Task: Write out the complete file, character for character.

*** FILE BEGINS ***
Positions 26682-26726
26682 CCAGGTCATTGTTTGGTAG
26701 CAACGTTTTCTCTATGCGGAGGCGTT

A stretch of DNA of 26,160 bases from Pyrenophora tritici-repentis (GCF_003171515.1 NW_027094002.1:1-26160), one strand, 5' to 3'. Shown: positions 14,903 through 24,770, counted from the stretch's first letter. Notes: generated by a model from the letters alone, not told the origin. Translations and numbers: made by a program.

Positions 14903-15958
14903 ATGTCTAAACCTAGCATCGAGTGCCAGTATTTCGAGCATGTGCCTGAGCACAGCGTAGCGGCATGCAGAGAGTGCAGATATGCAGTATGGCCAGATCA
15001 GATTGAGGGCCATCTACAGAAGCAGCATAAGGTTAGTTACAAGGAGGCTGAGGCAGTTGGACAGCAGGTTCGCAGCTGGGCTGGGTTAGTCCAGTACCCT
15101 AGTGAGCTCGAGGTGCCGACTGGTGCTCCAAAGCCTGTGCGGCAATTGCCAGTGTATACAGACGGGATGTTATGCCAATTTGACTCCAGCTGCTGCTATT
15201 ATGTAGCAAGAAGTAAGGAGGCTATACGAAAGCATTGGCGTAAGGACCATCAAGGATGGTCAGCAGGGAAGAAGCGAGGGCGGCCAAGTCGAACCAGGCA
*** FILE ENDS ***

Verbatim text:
Positions 26682-26726
26682 CCAGGTCATTGTTTGGTAG
26701 CAACGTTTTCTCTATGCGGAGGCGTT

A stretch of DNA of 26,160 bases from Pyrenophora tritici-repentis (GCF_003171515.1 NW_027094002.1:1-26160), one strand, 5' to 3'. Shown: positions 14,903 through 24,770, counted from the stretch's first letter. Notes: generated by a model from the letters alone, not told the origin. Translations and numbers: made by a program.

Positions 14903-15958
14903 ATGTCTAAACCTAGCATCGAGTGCCAGTATTTCGAGCATGTGCCTGAGCACAGCGTAGCGGCATGCAGAGAGTGCAGATATGCAGTATGGCCAGATCA
15001 GATTGAGGGCCATCTACAGAAGCAGCATAAGGTTAGTTACAAGGAGGCTGAGGCAGTTGGACAGCAGGTTCGCAGCTGGGCTGGGTTAGTCCAGTACCCT
15101 AGTGAGCTCGAGGTGCCGACTGGTGCTCCAAAGCCTGTGCGGCAATTGCCAGTGTATACAGACGGGATGTTATGCCAATTTGACTCCAGCTGCTGCTATT
15201 ATGTAGCAAGAAGTAAGGAGGCTATACGAAAGCATTGGCGTAAGGACCATCAAGGATGGTCAGCAGGGAAGAAGCGAGGGCGGCCAAGTCGAACCAGGCA